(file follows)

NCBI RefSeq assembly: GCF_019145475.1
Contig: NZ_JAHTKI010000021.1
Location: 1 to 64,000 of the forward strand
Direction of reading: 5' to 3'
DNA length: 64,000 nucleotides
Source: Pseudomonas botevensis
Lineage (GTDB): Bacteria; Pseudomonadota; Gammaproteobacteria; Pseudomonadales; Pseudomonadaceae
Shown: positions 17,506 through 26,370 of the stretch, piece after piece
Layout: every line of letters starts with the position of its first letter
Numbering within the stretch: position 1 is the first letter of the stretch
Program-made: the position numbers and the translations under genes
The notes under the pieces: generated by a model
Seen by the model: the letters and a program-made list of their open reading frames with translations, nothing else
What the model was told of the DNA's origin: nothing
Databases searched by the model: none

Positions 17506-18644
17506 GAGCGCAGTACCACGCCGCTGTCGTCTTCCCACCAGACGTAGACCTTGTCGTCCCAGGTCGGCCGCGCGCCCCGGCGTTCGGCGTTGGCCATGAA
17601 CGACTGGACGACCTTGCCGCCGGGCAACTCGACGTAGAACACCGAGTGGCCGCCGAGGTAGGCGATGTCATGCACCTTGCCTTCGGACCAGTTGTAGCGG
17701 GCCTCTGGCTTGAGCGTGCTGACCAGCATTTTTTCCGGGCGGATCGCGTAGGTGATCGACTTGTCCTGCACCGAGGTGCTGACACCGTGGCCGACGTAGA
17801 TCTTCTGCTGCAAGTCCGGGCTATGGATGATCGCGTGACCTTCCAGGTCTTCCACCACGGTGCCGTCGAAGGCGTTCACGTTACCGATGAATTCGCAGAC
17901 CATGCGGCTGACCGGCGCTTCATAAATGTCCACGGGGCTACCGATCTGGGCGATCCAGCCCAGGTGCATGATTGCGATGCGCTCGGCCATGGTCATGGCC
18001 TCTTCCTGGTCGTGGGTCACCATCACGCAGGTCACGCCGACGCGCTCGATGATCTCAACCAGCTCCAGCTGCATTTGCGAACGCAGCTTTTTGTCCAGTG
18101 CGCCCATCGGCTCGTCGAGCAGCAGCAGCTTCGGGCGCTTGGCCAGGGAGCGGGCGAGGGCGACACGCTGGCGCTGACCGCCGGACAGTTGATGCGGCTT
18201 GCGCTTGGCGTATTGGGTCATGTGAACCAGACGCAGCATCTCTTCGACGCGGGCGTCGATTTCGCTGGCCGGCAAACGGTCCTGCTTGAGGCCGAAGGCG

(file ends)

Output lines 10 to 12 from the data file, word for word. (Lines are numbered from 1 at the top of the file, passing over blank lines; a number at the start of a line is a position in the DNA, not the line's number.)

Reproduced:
Numbering within the stretch: position 1 is the first letter of the stretch
Program-made: the position numbers and the translations under genes
The notes under the pieces: generated by a model